Discrimination and Eugenics in the American Society for Reproductive Medicine (ASRM) Guidelines for Gamete and Embryo Donation: A Series

By Devin Shuman, MS, CGC and Jenny Rietzler, MS, CGC

Okay, so we now are all well aware that there is endless perpetuation of LGBTQIA+ Discrimination in the ASRM recommendations. Time for another hard truth – the guidelines also discriminate against people who have disabilities, genetic conditions, and/or are neurodiverse. When we hear the term eugenics (also sometimes referred to as “misguided genetics”) – the holocaust and mass genocides may come to mind. However, we should also consider eugenic practices as they relate to prenatal and preconception genetic testing. Eugenics is defined as “the practice or advocacy of controlled selective breeding of human populations (as by sterilization) to improve the population’s genetic composition”. Positive eugenics refers to practices that encourage “the fittest,” those with the “best” genetics to breed (remember learning about the Better Babies and Fitter Family contests). Negative eugenics is the practice of preventing the “undesirables” from procreating (e.g. forcible sterilization). 

By requiring a certain set of attributes to be considered as a gamete (egg or sperm) donor and by prohibiting those with other attributes from being donors, the ASRM guidelines are advocating for both positive and negative eugenic practices.  

Do we have the right to tell any individual what traits or achievements they should look for in a reproductive partner? We’d argue no. When companies and professional societies decide that certain traits and conditions disqualify individuals from donating – we are taking away an individual’s freedom of choice and imposing an ableist eugenic agenda onto individuals who require, or desire, assisted reproductive technology (ART) to reproduce. With holding these guidelines up as “medical recommendations,” we are furthering biased social, medical, and societal pressures on family planning decisions. “These are not free…choices. They are choices based on anxieties and a misapprehension of what it means to be disabled.” Everything is done within the context of societal biases and norms.

The list of conditions, diagnoses and attributes that ASRM lists as exclusionary for consideration of donors is long. Here are just a few examples:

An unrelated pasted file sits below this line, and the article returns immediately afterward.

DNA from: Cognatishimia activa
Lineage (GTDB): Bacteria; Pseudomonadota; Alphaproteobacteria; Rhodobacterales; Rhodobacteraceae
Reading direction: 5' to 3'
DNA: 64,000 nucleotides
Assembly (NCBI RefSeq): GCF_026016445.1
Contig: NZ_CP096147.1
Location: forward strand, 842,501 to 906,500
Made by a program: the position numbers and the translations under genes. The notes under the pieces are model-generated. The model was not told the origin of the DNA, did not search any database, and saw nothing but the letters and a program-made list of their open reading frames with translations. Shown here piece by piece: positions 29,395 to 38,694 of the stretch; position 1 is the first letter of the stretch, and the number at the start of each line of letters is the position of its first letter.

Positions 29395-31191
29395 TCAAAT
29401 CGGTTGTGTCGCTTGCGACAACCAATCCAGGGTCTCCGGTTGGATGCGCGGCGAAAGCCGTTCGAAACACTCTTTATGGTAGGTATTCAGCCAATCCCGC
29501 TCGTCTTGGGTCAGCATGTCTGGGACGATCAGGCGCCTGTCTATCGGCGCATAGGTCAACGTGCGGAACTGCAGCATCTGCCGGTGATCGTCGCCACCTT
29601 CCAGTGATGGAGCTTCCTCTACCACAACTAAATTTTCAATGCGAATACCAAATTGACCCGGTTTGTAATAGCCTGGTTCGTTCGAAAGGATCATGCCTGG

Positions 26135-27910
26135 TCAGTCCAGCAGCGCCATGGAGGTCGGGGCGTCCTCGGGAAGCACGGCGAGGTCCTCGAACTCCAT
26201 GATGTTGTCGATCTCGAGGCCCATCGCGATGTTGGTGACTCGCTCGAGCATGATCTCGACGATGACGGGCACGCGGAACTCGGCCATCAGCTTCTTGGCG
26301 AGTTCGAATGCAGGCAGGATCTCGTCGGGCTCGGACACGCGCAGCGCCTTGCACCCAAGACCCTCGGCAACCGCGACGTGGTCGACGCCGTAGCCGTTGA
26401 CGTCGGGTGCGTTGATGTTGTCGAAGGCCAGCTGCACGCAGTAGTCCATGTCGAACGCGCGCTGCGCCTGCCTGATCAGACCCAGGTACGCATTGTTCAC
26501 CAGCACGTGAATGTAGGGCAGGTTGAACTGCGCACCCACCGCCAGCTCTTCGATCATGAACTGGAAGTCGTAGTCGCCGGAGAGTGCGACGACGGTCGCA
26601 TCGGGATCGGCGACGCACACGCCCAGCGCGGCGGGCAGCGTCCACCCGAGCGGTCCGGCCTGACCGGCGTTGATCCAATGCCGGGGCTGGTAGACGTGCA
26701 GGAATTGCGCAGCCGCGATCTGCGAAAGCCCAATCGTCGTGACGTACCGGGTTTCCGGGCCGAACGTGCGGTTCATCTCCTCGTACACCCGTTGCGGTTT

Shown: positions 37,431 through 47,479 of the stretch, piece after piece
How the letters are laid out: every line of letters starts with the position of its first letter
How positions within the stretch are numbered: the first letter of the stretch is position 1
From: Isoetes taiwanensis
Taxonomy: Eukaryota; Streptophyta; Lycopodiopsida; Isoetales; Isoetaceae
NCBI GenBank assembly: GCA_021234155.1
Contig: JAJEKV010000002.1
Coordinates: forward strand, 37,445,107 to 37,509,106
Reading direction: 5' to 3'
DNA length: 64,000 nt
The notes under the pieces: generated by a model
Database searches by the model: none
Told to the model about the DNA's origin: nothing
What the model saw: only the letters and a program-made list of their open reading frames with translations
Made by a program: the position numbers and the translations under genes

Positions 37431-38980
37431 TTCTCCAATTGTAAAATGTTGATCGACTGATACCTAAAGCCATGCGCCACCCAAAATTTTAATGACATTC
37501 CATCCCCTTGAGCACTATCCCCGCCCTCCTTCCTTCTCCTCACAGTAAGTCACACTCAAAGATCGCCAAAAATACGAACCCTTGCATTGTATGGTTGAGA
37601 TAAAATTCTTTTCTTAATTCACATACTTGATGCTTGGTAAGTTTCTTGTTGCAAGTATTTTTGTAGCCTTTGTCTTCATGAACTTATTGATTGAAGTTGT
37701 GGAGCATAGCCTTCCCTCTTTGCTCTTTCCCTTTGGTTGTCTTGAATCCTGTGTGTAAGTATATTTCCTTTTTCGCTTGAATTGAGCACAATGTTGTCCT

• Autism 
  • Cerebral palsy
  • “Major” birth defects (spina bifida, cleft lip or palate, clubfoot, etc).  
  • ADHD that could be considered “severe” or “impacts” daily functioning
  • “Serious mental illness” – major depression, bipolar, schizophrenia
  • Medical conditions that “require lifelong medication or frequent medical follow-up” (hearing loss, epilepsy, vision loss, cardiac conditions, diabetes, etc.)
  • Multiple relatives with severe symptoms or young ages of onset (hypertension, asthma, thyroid conditions, arthritis, etc.)

Who has the right to determine what medical conditions we classify as “severe?” To decide that your daily life is “impacted enough” that your quality of life would be a burden to the next generation? If ASRM was concerned simply with making sure everyone were informed consumers of the reproductive, endocrinology, and infertility (REI) industry – wouldn’t it be sufficient to require that these conditions are disclosed, instead of saying that people with a personal or family history of them should be disqualified from donating? 

What if someone who is neurodivergent wants to find an autistic donor? Too bad, they’ve all been disqualified. Considering that every condition listed above affects a significant portion of the general population (such as diabetes affecting 10-30%), we’re insinuating that the offspring of most potential parents would not be “optimized outcomes”. You don’t have to be forcibly sterilizing “undesirables” to be promoting white ableist supremacy  – you just have to prevent parents from having access to donors who reflect diversity. 

If we just wanted to make sure potential parents were informed of the “risks,” then ASRM would require donor banks to confirm what donors report for their history, via medical or education records, and would have guidelines for when banks need to reach out to families with medical/family history updates. If this was about “optimizing safety and outcomes,” why do we accept a single snapshot of a donor’s life without any fact-checking? And why have we not historically included the opinions of people who were conceived with this technology? Such as giving them the right to know updates about the medical/family history of their donor and their donor’s family. If this was about the “well-being” of future families then why in the world are we not centering the opinions from the actual lives that are being created?

So often in reproductive genetics we talk about reproductive options, including natural conception, IVF, egg or sperm donors, embryo donation, and adoption, without disclosing the barriers (financial, ableism, racism, etc.) individuals will likely face in accessing these options. Many (if not most) people cannot afford IVF treatments (which can total over $15-30k). If you’re disabled, there’s an increased chance that adoption agencies may not approve you as a “fit” parent and that donors will not reflect your traits. Where does this leave individuals? 
When a system is broken and perpetuates harm, many end up going outside of the system – which brings up its own potential risks. Instead of writing off individuals who chose to do this as being “irresponsible,” we argue that genetic counselors are uniquely trained to step up and provide preconception counseling to individuals planning to use, or be, a self-found donor. We should provide genetic counseling that supports each person’s interests, goals, and values (instead of ASRM’s). Here at Genetic Support Foundation, we welcome these referrals as an honored chance to be a part of this future family’s path to reproduction.